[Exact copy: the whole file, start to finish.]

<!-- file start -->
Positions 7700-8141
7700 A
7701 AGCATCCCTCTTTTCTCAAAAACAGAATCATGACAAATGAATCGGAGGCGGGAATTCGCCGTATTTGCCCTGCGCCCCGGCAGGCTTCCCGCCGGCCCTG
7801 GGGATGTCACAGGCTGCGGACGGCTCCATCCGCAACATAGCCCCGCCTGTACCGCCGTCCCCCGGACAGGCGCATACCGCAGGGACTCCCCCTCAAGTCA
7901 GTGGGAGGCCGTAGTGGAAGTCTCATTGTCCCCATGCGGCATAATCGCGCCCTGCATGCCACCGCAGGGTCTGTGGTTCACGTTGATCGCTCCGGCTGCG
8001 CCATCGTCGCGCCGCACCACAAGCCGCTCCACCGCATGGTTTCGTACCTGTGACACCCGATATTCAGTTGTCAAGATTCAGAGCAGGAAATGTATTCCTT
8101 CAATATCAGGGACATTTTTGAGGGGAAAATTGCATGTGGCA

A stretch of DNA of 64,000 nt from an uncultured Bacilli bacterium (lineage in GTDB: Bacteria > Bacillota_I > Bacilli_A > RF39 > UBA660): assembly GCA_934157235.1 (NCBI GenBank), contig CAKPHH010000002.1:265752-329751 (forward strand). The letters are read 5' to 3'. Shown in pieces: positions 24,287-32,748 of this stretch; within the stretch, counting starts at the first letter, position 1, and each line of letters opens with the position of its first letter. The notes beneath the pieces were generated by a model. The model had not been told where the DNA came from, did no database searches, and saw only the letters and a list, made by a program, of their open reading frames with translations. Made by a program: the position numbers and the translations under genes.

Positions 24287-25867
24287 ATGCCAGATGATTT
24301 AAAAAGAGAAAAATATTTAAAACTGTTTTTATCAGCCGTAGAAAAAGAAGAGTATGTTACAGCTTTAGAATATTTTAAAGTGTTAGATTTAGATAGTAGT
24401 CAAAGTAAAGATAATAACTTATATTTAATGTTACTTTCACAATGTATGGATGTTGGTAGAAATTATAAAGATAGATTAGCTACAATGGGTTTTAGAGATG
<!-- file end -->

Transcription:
Positions 7700-8141
7700 A
7701 AGCATCCCTCTTTTCTCAAAAACAGAATCATGACAAATGAATCGGAGGCGGGAATTCGCCGTATTTGCCCTGCGCCCCGGCAGGCTTCCCGCCGGCCCTG
7801 GGGATGTCACAGGCTGCGGACGGCTCCATCCGCAACATAGCCCCGCCTGTACCGCCGTCCCCCGGACAGGCGCATACCGCAGGGACTCCCCCTCAAGTCA
7901 GTGGGAGGCCGTAGTGGAAGTCTCATTGTCCCCATGCGGCATAATCGCGCCCTGCATGCCACCGCAGGGTCTGTGGTTCACGTTGATCGCTCCGGCTGCG
8001 CCATCGTCGCGCCGCACCACAAGCCGCTCCACCGCATGGTTTCGTACCTGTGACACCCGATATTCAGTTGTCAAGATTCAGAGCAGGAAATGTATTCCTT
8101 CAATATCAGGGACATTTTTGAGGGGAAAATTGCATGTGGCA

A stretch of DNA of 64,000 nt from an uncultured Bacilli bacterium (lineage in GTDB: Bacteria > Bacillota_I > Bacilli_A > RF39 > UBA660): assembly GCA_934157235.1 (NCBI GenBank), contig CAKPHH010000002.1:265752-329751 (forward strand). The letters are read 5' to 3'. Shown in pieces: positions 24,287-32,748 of this stretch; within the stretch, counting starts at the first letter, position 1, and each line of letters opens with the position of its first letter. The notes beneath the pieces were generated by a model. The model had not been told where the DNA came from, did no database searches, and saw only the letters and a list, made by a program, of their open reading frames with translations. Made by a program: the position numbers and the translations under genes.

Positions 24287-25867
24287 ATGCCAGATGATTT
24301 AAAAAGAGAAAAATATTTAAAACTGTTTTTATCAGCCGTAGAAAAAGAAGAGTATGTTACAGCTTTAGAATATTTTAAAGTGTTAGATTTAGATAGTAGT
24401 CAAAGTAAAGATAATAACTTATATTTAATGTTACTTTCACAATGTATGGATGTTGGTAGAAATTATAAAGATAGATTAGCTACAATGGGTTTTAGAGATG